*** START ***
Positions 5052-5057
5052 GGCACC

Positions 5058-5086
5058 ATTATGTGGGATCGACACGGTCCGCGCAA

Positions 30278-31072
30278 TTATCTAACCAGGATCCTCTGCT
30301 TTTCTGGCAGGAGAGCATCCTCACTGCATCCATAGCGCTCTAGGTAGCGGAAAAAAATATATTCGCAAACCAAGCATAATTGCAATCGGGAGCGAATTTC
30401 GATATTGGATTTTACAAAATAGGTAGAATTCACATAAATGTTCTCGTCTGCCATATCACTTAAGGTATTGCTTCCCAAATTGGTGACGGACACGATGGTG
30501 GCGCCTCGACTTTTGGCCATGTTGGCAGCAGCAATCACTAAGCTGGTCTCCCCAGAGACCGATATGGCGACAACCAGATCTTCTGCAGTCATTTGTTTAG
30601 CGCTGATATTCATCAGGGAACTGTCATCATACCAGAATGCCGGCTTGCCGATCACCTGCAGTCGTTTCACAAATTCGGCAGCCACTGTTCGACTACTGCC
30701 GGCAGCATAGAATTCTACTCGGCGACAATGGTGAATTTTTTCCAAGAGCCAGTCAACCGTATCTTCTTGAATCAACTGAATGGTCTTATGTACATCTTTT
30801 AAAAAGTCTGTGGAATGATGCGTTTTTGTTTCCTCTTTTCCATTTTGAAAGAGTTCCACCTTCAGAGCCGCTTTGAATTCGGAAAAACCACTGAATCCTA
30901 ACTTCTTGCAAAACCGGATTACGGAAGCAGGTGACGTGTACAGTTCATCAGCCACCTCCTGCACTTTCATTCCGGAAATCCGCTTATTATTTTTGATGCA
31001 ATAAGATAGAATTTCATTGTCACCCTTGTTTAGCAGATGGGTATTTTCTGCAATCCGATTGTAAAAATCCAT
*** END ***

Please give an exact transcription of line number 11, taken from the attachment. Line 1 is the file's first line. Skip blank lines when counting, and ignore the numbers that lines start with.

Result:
30701 GGCAGCATAGAATTCTACTCGGCGACAATGGTGAATTTTTTCCAAGAGCCAGTCAACCGTATCTTCTTGAATCAACTGAATGGTCTTATGTACATCTTTT